The Global Initiative for Asthma (GINA) report has proposed a classification schema for asthma severity. This can help in formulating the management plan for the individual patient.
(1) intermittent vs persistent
(2) if persistent: mild, moderate or severe
Nighttime Asthma Symptoms
PEF or FEV1
< 1 time per week
brief (from a few hours to a few days); asymptomatic between exacerbations
< 2 times per month
>= 80% of predicted; variability < 20%
>= 1 time per week but < 1 time per day
may affect activity and sleep
> 2 times per month
>= 80% of predicted; variability 20-30%
daily; daily use of inhaled short-acting beta-2 agonist
affect activity and sleep
> 1 time per week
> 60% to < 80% of predicted; variability > 30%
continuous; physical activities limited
<= 60% of predicted; variability > 30%
• PEF = peak expiratory flow
• No single test or measurement can accurately classify the level of asthma severity.
• Criteria for defining disease severity are based on symptoms and changes in pulmonary function before initiation of any therapy.
• With exacerbations the severity of disease can change abruptly and dramatically.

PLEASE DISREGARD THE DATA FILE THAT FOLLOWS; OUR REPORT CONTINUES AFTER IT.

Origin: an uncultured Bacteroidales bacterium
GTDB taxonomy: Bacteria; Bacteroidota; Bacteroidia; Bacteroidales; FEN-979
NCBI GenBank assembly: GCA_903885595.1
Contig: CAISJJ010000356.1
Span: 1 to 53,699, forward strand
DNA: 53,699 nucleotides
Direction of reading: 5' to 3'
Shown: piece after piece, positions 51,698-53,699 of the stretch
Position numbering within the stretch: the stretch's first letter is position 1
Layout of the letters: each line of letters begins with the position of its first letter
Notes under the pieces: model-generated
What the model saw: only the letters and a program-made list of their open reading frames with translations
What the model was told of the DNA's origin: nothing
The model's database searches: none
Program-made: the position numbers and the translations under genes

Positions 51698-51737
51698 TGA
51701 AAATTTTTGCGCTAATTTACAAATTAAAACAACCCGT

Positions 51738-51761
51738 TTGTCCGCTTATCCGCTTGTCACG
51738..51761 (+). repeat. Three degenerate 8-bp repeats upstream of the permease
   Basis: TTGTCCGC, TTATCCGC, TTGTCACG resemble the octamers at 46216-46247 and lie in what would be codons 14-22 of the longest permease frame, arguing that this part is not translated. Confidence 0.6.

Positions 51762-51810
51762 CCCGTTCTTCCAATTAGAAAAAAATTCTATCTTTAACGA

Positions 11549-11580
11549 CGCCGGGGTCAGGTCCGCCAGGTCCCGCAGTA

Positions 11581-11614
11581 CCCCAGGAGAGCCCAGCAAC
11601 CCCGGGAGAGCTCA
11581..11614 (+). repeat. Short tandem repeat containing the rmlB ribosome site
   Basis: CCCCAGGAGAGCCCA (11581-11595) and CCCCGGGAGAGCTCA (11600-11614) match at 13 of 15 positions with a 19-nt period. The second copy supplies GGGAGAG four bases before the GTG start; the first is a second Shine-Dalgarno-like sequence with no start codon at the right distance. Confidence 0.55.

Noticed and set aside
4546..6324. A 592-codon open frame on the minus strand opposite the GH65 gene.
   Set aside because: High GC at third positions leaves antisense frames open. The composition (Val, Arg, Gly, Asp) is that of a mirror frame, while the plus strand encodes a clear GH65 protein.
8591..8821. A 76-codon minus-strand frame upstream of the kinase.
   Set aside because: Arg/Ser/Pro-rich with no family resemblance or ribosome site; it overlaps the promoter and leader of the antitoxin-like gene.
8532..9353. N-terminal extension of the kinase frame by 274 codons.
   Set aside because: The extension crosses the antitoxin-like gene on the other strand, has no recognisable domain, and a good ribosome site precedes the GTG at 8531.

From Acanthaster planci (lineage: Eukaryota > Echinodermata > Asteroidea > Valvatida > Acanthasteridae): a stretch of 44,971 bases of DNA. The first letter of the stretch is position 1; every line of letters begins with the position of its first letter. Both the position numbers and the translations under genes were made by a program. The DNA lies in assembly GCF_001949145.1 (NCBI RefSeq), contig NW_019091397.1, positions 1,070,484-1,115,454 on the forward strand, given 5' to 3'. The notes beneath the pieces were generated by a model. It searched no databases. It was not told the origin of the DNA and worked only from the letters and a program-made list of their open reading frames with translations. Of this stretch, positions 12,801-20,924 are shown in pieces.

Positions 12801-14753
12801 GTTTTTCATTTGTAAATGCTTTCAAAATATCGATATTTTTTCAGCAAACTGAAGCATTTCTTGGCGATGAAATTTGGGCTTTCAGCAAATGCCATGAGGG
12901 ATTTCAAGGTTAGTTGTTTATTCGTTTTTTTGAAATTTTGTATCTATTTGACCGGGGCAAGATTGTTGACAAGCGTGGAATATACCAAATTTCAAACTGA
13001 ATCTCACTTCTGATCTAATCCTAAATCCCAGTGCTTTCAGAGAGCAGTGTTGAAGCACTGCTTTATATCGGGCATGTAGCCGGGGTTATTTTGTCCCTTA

Equations for Predicting PEF from Nunn (1989)
Peak expiratory flow for men:
LN(PEF in L/min) =
= (0.544 * LN(age in years)) - (0.0151 * (age in years)) - (74.7 / (height in cm)) + 5.48
Peak expiratory flow for women:
= (0.376 * LN(age in years)) - (0.0120 * (age in years)) - (58.8 / (height in cm)) + 5.63
Equations for FEV(1) from Crapo (1981)
predicted FEV(1) in liters for males =
= ((0.0414 * (height in cm)) + ((-0.0244) * (age in years)) - 2.190
predicted FEV(1) in liters females =
= ((0.0342 * (height in cm)) + ((-0.0255) * (age in years)) - 1.578
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Purpose: To use the level of asthmatic symptoms to separate patients into different severity classes.
Objective: severity, prognosis, stage